This preview shows page 1. Sign up to view the full content.
Unformatted text preview: . Phylogenetic relationships among cetartiodactyls based on insertions of short and long interspersed elements: hippopotamuses are the closest extant relatives of whales. Proc. Natl Acad. Sci. USA 96, 10261–10266 (1999). Nikaido, M. et al. Evolution of CHR-2 SINEs in cetartiodactyl genomes: possible evidence for the monophyletic origin of toothed whales. Mamm. Genome 12, 909–915 (2001). Nikaido, M. et al. Retroposon analysis of major cetacean lineages: the monophyly of toothed whales and the paraphyly of river dolphins. Proc. Natl Acad. Sci. USA 98, 7384–7389 (2001). Hillis, D. M. SINEs of the perfect character. Proc. Natl Acad. Sci. USA 96, 9979–9981 (1999). Cantrell, M. A. et al. An ancient retrovirus-like element contains hot spots for SINE insertion. Genetics 158, 769–777 (2001). Roy-Engel, A. M. et al. Non-traditional Alu evolution and primate genomic diversity. J. Mol. Biol. 316, 1033–1040 (2002). Edwards, M. C. & Gibbs, R. A. A human dimorphism resulting from loss of an Alu. Genomics 14, 590–597 (1992). Nakamura, Y. et al. Variable number of tandem repeat (VNTR) markers for human gene mapping. Science 235, 1616–1622 (1987). Botstein, D., White, R. L., Skolnick, M. & Davis, R. W. Construction of a genetic linkage map in man using restriction fragment length polymorphisms. Am. J. Hum. Genet. 32, 314–331 (1980). Brookes, A. J. The essence of SNPs. Gene 234, 177–186 (1999). Chakravarti, A. It’s raining SNPs, hallelujah? Nature Genet. 19, 216–217 (1998). Pennisi, E. A closer look at SNPs suggests difficulties. Science 281, 1787–1789 (1998). Britten, R. J. DNA sequence insertion and evolutionary variation in gene regulation. Proc. Natl Acad. Sci. USA 93, 9374–9377 (1996). Britten, R. J. Mobile elements inserted in the distant past have taken on important functions. Gene 205, 177–182 (1997). A thorough compilation of mobile elements, which have been functionally significant in the genome. Makalowski, W., Mitchell, G. A. & Labuda, D. Alu sequences in the coding regions of mRNA: a source of protein variability. Trends Genet. 10, 188–193 (1994). Norris, J. et al. Identification of a new subclass of Alu DNA repeats which can function as estrogen receptordependent transcriptional enhancers. J. Biol. Chem. 270, 22777–22782 (1995). Szabo, Z. et al. Sequential loss of two neighboring exons of the tropoelastin gene during primate evolution. J. Mol. Evol. 49, 664–671 (1999). Slagel, V., Flemington, E., Traina-Dorge, V., Bradshaw, H. & Deininger, P. Clustering and subfamily relationships of the Alu family in the human genome. Mol. Biol. Evol. 4, 19–29 (1987). One of the first reports of subfamily structure in Alu elements. 91. Waldman, A. S. & Liskay, R. M. Dependence of intrachromosomal recombination in mammalian cells on uninterrupted homology. Mol. Cell. Biol. 8, 5350–5357 (1988). 92. Lobachev, K. S. et al. Inverted Alu repeats unstable in yeast are excluded from the human genome. EMBO J. 19, 3822–3830 (2000). 93. Stenger, J. E. et al. Biased distribution of inverted and direct Alus in the human genome: implications for insertion, exclusion, and genome stability. Genome Res. 11, 12–27 (2001). 94. Gebow, D., Miselis, N. & Liber, H. L. Homologous and nonhomologous recombination resulting in deletion: effects of p53 status, microhomology, and repetitive DNA length and orientation. Mol. Cell. Biol. 20, 4028–4035 (2000). 95. Hsu, S. J., Erickson, R. P., Zhang, J., Garver, W. S. & Heidenreich, R. A. Fine linkage and physical mapping suggests cross-over suppression with a retroposon insertion at the npc1 mutation. Mamm. Genome 11, 774–778 (2000). 96. Rieder, M. J., Taylor, S. L., Clark, A. G. & Nickerson, D. A. Sequence variation in the human angiotensin converting enzyme. Nature Genet. 22, 59–62 (1999). 97. Arcot, S. S. et al. High-resolution cartography of recently integrated human chromosome 19-specific Alu fossils. J. Mol. Biol. 281, 843–856 (1998). 98. Brookfield, J. F. Selection on Alu sequences? Curr. Biol. 11, 900–901 (2001). 99. Iizuka, M., Jones, C., Hayashi, K. & Sekiya, T. Mapping of 28 (CA)n microsatellite repeats and 13 Alu markers on human chromosome 11 using a panel of somatic cell hybrids. Genomics 19, 581–584 (1994). 100. Schlotterer, C. & Tautz, D. Slippage synthesis of simple sequence DNA. Nucleic Acids Res. 20, 211–215 (1992). 101. Levinson, G. & Gutman, G. A. Slipped-strand mispairing: a major mechanism for DNA sequence evolution. Mol. Biol. Evol. 4, 203–221 (1987). 102. Justice, C. M. et al. Phylogenetic analysis of the Friedreich ataxia GAA trinucleotide repeat. J. Mol. Evol. 52, 232–238 (2001). 103. Campuzano, V. et al. Friedreich’s ataxia: autosomal recessive disease caused by an intronic GAA triplet repeat expansion. Science 271, 1423–1427 (1996). 104. Knight, A. et al. DNA sequences of Alu elements indicate a recent replacement of the human autosomal genetic complement. Proc. Natl Acad....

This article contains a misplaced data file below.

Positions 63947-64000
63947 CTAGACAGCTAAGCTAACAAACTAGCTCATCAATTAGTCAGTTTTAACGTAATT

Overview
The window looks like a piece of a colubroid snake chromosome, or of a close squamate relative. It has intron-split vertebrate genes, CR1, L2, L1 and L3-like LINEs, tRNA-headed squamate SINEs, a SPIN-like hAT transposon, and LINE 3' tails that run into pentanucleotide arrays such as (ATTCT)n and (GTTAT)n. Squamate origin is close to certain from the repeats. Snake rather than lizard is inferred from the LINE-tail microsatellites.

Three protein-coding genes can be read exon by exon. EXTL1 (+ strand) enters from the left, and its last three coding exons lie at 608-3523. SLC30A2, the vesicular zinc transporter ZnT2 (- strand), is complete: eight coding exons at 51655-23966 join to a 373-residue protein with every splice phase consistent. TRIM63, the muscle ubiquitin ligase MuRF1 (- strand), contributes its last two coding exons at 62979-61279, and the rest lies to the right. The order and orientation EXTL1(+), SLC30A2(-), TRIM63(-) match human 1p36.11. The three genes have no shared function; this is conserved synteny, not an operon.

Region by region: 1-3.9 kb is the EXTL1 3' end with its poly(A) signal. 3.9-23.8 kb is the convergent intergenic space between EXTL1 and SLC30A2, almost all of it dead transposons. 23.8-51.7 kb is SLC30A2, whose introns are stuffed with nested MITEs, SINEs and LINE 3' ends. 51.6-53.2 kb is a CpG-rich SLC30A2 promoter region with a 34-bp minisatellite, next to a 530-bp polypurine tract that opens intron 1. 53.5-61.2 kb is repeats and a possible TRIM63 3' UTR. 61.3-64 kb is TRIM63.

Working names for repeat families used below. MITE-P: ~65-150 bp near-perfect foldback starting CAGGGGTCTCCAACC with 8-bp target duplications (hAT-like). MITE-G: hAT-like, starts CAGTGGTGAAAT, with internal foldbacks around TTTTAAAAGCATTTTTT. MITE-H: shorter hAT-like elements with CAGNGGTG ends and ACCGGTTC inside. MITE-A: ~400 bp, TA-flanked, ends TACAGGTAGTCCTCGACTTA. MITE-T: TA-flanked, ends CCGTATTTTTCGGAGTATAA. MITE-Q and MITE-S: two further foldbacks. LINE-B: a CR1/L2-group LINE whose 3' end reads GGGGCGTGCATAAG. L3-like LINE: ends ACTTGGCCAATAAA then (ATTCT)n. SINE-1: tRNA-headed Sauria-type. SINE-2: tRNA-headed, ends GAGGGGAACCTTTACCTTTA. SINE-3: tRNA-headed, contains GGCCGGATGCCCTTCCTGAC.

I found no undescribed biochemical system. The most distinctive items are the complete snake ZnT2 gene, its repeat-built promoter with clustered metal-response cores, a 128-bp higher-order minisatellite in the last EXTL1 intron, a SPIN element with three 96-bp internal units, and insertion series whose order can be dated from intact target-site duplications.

View Full Document
This note was uploaded on 04/06/2010 for the course COMPUTER S COMP5647 taught by Professor Dr.ping during the Spring '10 term at York University.
- Spring '10
- The Land